Cooke, Elizabeth

, third daughter of sir Anthony Cooke, was born about the year 1529, and having enjoyed the same liberal education which was bestowed upon her sisters, was equally happy in improving it, and gained the applause of the most eminent scholars of the age. It was observed by sir John Harrington, that if Madam Vittoria, an Italian lady, deserved to have her name celebrated and transmitted to posterity by Ariosto, for writing some verses, in the manner of an epitaph, upon her husband, after his decease; no less commendation was due to the lady before us, who did as much and more, not only for two husbands, but for her son, daughter, brother, sister, and venerable old friend Mr. Noke of Shottesbrooke, in the Greek, Latin, and English tongues. She was married, first, to sir Thomas Hobby, and accompanied him to France, when he went there as ambassador from queen Elizabeth, and died there July 13, 1566. His disconsolate lady having erected a chapel in the chancel of the church at Bisham, in Berkshire, carefully deposited the remains of her husband, and of his brother, air Philip Hobby, in one tomb together, which she adorned with large inscriptions, in Latin and English verse, of her own composition. She had by sir Thomas Hobby four children, Edward, Elizabeth, Anne, and Thomas Posthumus. It does not appear that she had great comfort in either of her sons; and the youngest in particular, as is manifest from a letter written by her to lord treasurer Burleigh, was guilty of such extravagancies and undutifulness, as gave her much uneasiness. It is evident, from the letter, that she was a woman of uncommon spirit and sense, and an excellent economist. Some years after the decease of sir Thomas Hobby, she married John, lord Russel, son and heir to Francis Russel, earl of Bedford. Her husband dying before his father, in the year 1584, was buried in the abbey church of Westminster, where there is a noble monument erected to his memory, and embellished with inscriptions in Greek, Latin, and English, by this his surviving lady. Her children, by John lord Russel, were one son, who died young in 1580, and | two daughters, Anne and Elizabeth. The last of them survived her father but a little time, and is said to have bled to death by the prick of a needle in the forefinger of her left hand. This story has been supported by the figure placed on her monument, which is in the same grate with that of her father; where, on a pedestal of black and white marble made column-wise, in imitation of a Roman altar, may be seen the statue of a young lady seated in a most curiously-wrought osier chair, of the finest polished alabaster, in a very melancholy posture, inclining her head to the right hand, and with the forefinger of her left only extended downwards, to direct us to behold the death’s head underneath her feet, and, as the tradition goes, to signify the disaster that brought her to her end. Mr. Ballard thinks, that if the fact be true, it must be attributed to some gangrene, or other dangerous symptom, occasioned perhaps at first by the pricking of an artery or nerve, which at last brought her to the grave. The matter, however, does not deserve to be reasoned upon; being, in truth, no other than an idle and groundless tale, which very well answers the purpose of amusing the crowd who go to visit the tombs in the Abbey.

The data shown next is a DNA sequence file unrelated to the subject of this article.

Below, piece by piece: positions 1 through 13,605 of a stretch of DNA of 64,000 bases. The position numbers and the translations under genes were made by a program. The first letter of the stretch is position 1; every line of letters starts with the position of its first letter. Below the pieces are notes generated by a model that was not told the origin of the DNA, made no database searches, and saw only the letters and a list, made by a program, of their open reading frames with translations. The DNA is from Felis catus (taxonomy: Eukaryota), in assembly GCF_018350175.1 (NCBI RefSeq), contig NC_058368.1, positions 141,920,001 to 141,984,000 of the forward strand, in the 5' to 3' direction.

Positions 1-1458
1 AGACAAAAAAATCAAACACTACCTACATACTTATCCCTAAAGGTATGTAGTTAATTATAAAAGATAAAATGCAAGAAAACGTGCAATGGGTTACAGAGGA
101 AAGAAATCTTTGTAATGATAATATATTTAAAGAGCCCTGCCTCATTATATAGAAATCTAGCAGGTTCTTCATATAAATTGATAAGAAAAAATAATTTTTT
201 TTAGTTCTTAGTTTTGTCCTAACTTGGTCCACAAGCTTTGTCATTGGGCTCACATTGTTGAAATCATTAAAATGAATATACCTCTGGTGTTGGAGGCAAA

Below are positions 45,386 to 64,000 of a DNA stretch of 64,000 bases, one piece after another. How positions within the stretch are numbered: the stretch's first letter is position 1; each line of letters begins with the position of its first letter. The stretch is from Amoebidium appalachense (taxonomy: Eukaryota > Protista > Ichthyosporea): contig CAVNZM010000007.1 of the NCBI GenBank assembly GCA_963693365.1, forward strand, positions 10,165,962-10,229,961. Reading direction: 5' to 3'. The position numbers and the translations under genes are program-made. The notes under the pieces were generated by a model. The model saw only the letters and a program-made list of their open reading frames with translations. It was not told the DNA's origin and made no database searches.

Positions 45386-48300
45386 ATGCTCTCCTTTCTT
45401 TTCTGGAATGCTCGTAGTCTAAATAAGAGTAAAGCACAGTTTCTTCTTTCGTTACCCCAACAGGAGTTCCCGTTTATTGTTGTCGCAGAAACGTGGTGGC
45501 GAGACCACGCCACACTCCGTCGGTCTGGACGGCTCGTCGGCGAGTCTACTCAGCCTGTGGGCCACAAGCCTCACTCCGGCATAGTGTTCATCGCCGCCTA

Lady Russel translated out of French into English a tract entitled, “A way of reconciliation of a good and learned man, touching the true nature and substance of the body and blood of Christ in the Sacrament.” This work was printed in 1605, and is dedicated to her only daughter, Anne Herbert, wife to Henry lord Herbert, son and heir to Edward earl of Worcester.

The time of lady Russel’ s death has not been ascertained. In a letter written by her ta sir Robert Cecil, without date, she complains of her bad health and infirmities, and mentions her having compleated sixty-eight years. She seems to have been buried at Bisham, in Berks, near the remains of her first husband, and in the chapel which she herself had founded. From Birch’s Memoirs of the reign of queen Elizabeth, it appears that lady Russel interested herself in the concerns of her nephew Anthony Bacon, and endeavoured to do him service with the lord treasurer Burleigh. In that work there are some extracts from two of her letters upon this occasion, and a long account of a curious conversation which she had with her nephew, relative to the disputes between him and the treasurer. The fact was, that lord Burleigh was dissatisfied with the connections both of | Mr, Anthony and Mr. Francis Bacon, and especially with their attachment to the Earl of Essex, and on these accounts was not favourable to their promotion. 1


Biog. Brit.—Ballard’s Memoirs. [this footnote is given only once for the whole Cooke family in the printed edition, and is repeated here under each entry for convenience]